Mashal and Mimesis: the Biblical Poetics of Medieval Jewish Spain

Moses ibn Ezra’s Guide to Imitating Biblical Poetics

Moses ibn Tibbon’s three categories of poetic discourse

Shem Tov ibn Falaquera: mashal as mimesis

Locating the Sublime: Biblical Literature and the Rise of Romanticism

Lowth and mashal as the building block of Hebrew poetry

Why are Psalms more Poetic than Proverbs?

Herder and the term mashal as a native description of biblical poetry

The legacy of Michaelis: conventional ideas in the study of biblical poetry

Biblical Poetry in a Structuralist Framework

Mashal as Parallelism

The Idea of Biblical Mashal

Chapter 3.

Wisdom, Orality, and Recovering Native Poetics

The Problem of Mashal as a Form in Wisdom Literature

What is “wisdom literature,” and does mashal belong to this category?

Assumptions Made in the Study of Wisdom Literature

Translating mashal as ‘proverb’

Mashal as Oral Poetry?

Mashal as an Orally Performed Composition

Searching for the "Oral" in the Written Text

Folklore Studies: Approaching Social Context through Written Form

The Bible as Oral Literature

Mashal as Oral Register: The Mashal’s Implied Social Context

Chapter 4.

The Speech Performance Frame: The Case of Balaam’s Speeches

Balaam in Pentateuchal Narrative

Balaam’s Speech Performances: Instruction or Prophecy?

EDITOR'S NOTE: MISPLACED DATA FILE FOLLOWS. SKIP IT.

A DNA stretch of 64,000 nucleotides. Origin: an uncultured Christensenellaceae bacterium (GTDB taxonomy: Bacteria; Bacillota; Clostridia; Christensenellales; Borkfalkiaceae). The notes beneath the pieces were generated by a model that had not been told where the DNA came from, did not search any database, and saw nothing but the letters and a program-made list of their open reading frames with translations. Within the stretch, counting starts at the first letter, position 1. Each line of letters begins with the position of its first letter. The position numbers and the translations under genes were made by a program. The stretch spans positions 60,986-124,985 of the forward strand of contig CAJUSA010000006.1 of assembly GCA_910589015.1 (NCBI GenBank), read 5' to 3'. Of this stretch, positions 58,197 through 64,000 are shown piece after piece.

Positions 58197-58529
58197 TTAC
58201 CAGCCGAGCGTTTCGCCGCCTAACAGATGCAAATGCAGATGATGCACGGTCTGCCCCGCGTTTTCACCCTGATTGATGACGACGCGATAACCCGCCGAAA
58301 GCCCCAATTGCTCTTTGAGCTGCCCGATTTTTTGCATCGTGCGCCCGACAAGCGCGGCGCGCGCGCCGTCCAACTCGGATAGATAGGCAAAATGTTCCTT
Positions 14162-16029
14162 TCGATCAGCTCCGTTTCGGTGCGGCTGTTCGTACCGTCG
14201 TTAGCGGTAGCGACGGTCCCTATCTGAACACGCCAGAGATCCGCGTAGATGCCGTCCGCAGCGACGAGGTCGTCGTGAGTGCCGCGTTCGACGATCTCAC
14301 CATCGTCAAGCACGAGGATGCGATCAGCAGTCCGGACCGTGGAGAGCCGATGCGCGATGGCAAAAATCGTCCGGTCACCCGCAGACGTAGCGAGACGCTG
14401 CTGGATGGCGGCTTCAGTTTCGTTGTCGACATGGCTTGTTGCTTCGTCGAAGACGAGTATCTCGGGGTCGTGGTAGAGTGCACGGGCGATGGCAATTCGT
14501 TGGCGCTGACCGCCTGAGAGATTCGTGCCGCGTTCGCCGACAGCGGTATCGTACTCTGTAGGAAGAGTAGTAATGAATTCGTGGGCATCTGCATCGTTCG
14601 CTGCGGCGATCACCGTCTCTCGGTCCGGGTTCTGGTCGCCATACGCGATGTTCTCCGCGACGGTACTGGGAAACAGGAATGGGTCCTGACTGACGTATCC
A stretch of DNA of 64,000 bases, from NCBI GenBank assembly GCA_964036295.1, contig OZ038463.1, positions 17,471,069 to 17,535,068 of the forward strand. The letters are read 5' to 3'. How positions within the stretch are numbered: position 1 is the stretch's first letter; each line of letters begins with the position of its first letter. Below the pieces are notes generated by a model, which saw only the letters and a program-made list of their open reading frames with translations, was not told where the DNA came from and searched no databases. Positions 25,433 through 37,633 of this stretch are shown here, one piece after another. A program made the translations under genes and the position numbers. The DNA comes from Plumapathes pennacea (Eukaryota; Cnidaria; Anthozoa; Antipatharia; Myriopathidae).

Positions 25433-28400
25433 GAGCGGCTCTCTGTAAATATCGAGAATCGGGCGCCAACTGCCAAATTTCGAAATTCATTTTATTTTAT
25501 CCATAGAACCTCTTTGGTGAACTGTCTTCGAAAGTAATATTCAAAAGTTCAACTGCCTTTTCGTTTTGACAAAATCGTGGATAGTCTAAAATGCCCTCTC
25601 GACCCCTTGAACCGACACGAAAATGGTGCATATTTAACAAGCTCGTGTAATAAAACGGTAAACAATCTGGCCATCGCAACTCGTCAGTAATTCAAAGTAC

Balaam’s First Mashal (Num 23:7-10)

Balaam’s Second Mashal (Num 23:18-24)

Balaam’s Third Mashal (Num 24:3-9)

Balaam’s Fourth Mashal (Num 24:15-19)

The Concluding Mashal Speeches in Num 24

Chapter 5.

Social Dimensions of Speech and its Framing in Isaiah 14 and 1 Samuel 24

The ‘Taunt’ of the King of Babylon (Isa 14)

Points of Intersection between the Mashal and the Qinah

The Mashal in Isaiah 14

David’s Mashal Performance (1 Sam 24)

Mashal Performance and its Reception: To "Become" a Mashal

Chapter 6.

Titles and Tales: Framing Speech Performance

Between Titles and Tales: Solomon in Prov 1:1

Speech Performance Frames: Towards a Categorization

Frames of Instruction

Framing and speech performance in the book of Proverbs

Conclusion

Bibliography

Writings Index

Subject Index

About the Author

Jacqueline Vayntrub is Assistant Professor of Hebrew Bible at Yale Divinity School, USA.

About the Series

The Ancient Word

New Discoveries in Religion and Language From the Biblical and Near Eastern World

The Ancient Word is dedicated to publishing exciting, broadly relevant new research in ancient Near Eastern and biblical studies. Each book represents an advance both philologically, in our understanding of ancient sources, and intellectually, in providing fresh ways to think about what the remote past means. Herder once imagined an "archive of paradise" containing the first writing in the world from its oldest civilization: primordial texts holding the keys to understanding our formation. In unearthing the remains of the ancient Near East, we have something like this archive - but it remains mostly unread. Herder's bold search has been replaced with safer techniques, from sweeping theories of oral vs. literate societies to reductive legitimation theories that boil culture down to power. This series showcases fresh work that helps unlock this archive's potential.

If you would like to discuss contributing to the series, please contact Seth Sanders - [email protected]

Learn more…

Subject Categories

BISAC Subject Codes/Headings:
HIS002000
HISTORY / Ancient / General